Akufo-Addo criticized the NDC administration for not doing enough to foster good cooperation with Ghana’s neighbours, citing a UN report accusing Ghana of having allowed insurgents to use its territory while planning subversive actions against the constitutionally elected government in [Côte d’Ivoire].

If elected President, Akufo-Addo promised to end the “dzi wo fie asem” (mind your own business) foreign policy introduced by the NDC. The current approach, he claimed, has damaged Ghana’s image internationally to the extent that other countries suspected Ghana of harbouring dissidents seeking to destabilise neighbouring countries.

Following the debate, officials in Mahama’s government argued that Akufo-Addo’s comments were reckless to imply that Ghana had intentionally allowed rebels to attack Côte d’Ivoire from within Ghana.  Ghana has avoided the internal violence and instability that has plagued several countries throughout west Africa over the past two decades, including Côte d’Ivoire, Liberia, Sierra Leone and, most recently, Mali.

A candidate must win over 50% of the vote on Friday; otherwise, a runoff will be held on December 28.  In 2008, Paa Kwesi Nduom, who is running in 2012 as the candidate of his newly-formed Progressive People’s Party, won 1.34% of the vote, and he could win enough support this time around, as well, to throw the election into a runoff.

Akufo-Addo — and the NPP’s return to power — would not radically alter Ghana’s broad economic course of the past three decades.  Ghana’s economy, once a disaster even by sub-Saharan African standards, was in freefall for much of the 1970s and early 1980s.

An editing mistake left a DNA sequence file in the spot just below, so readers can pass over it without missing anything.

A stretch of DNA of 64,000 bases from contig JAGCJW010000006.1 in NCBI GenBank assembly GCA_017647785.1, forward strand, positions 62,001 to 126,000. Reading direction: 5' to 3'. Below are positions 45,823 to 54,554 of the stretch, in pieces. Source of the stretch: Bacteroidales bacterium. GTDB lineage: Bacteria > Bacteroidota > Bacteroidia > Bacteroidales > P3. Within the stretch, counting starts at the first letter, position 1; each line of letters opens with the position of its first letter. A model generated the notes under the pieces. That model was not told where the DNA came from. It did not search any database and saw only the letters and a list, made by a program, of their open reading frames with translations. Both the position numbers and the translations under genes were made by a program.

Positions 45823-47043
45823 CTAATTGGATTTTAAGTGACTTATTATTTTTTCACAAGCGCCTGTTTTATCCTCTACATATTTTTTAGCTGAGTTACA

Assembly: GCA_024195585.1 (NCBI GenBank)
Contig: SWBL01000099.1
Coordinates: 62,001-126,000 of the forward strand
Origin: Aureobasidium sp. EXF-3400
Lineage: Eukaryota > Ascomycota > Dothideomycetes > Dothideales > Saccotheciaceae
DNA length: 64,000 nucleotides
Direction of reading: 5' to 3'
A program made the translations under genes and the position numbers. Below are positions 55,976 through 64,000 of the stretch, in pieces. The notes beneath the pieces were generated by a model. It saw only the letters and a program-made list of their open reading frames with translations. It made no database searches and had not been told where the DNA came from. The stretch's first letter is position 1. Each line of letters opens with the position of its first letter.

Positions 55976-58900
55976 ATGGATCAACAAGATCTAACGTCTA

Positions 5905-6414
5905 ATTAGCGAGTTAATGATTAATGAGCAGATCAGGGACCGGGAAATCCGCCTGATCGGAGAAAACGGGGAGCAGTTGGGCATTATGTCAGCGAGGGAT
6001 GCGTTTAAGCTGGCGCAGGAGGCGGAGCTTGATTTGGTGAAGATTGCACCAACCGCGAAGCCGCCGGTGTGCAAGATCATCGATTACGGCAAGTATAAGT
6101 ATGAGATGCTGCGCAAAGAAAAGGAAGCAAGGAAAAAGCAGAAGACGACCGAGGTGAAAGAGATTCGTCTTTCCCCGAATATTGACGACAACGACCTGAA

Former Ghanaian leader Jerry Rawlings’s government stabilized the economy in the mid-1980s, and Ghana has consistently grown ever since.  In particular, the discover of oil in Ghana in 2007 boosted an already robust economy, including wide cocoa and gold exports and a services sector that accounts for nearly half of the country’s GDP.  The oil wealth, however, has pushed Ghana’s GDP growth to a staggering 14.4% in 2011, making Ghana the fastest-growing economy in Africa and one of the world’s fastest-growing economies.

As the Center for Global Development’s Steven Radelet writes in Emerging Africa: How 17 Countries Are Leading the Way:

The Ghanaian economy today bears little resemblance to the basket case of the early 1980s.  Economic growth has averaged 5 percent per year for 25 years, translating into a 70 percent increase in the income of the average Ghanaian.  The poverty rate, after dropping only slightly from 53 percent in 1984 to 50 percent in 1993 in the early days of the reform program, fell dramatically to 30 percent by 2005.  Life expectancy was 53 years in 1980; today it is 60 years….  In the late 1990s, as the economy began to stabilize and then expand, Ghana began to shift from authoritarian rule to democracy.  It substantially strengthened political rights, civil liberties, and basic freedoms, and its indicators of governance have improved markedly.  It held peaceful and competitive elections in 2000, 2004, and 2008.

As the challenger, Akufo-Addo, like Mills and Kufuor before him, promised to tackle corruption in Ghana, which has become an increased concern given Ghana’s newfound oil profits.  In Transparency International’s Corruption Perceptions Index, Ghana ranks just 3.9 on a scale of 1 to 10, but Ghana’s ranking has held steady for the past decade, and it ranks well above Nigeria and even above Brazil and Italy.

Ghana, which obtained its independence from the United Kingdom in 1957, is today an anchor of stability within west Africa.  With 25 million people, Ghana is the most populous country in West Africa after Nigeria, also a rising economic power.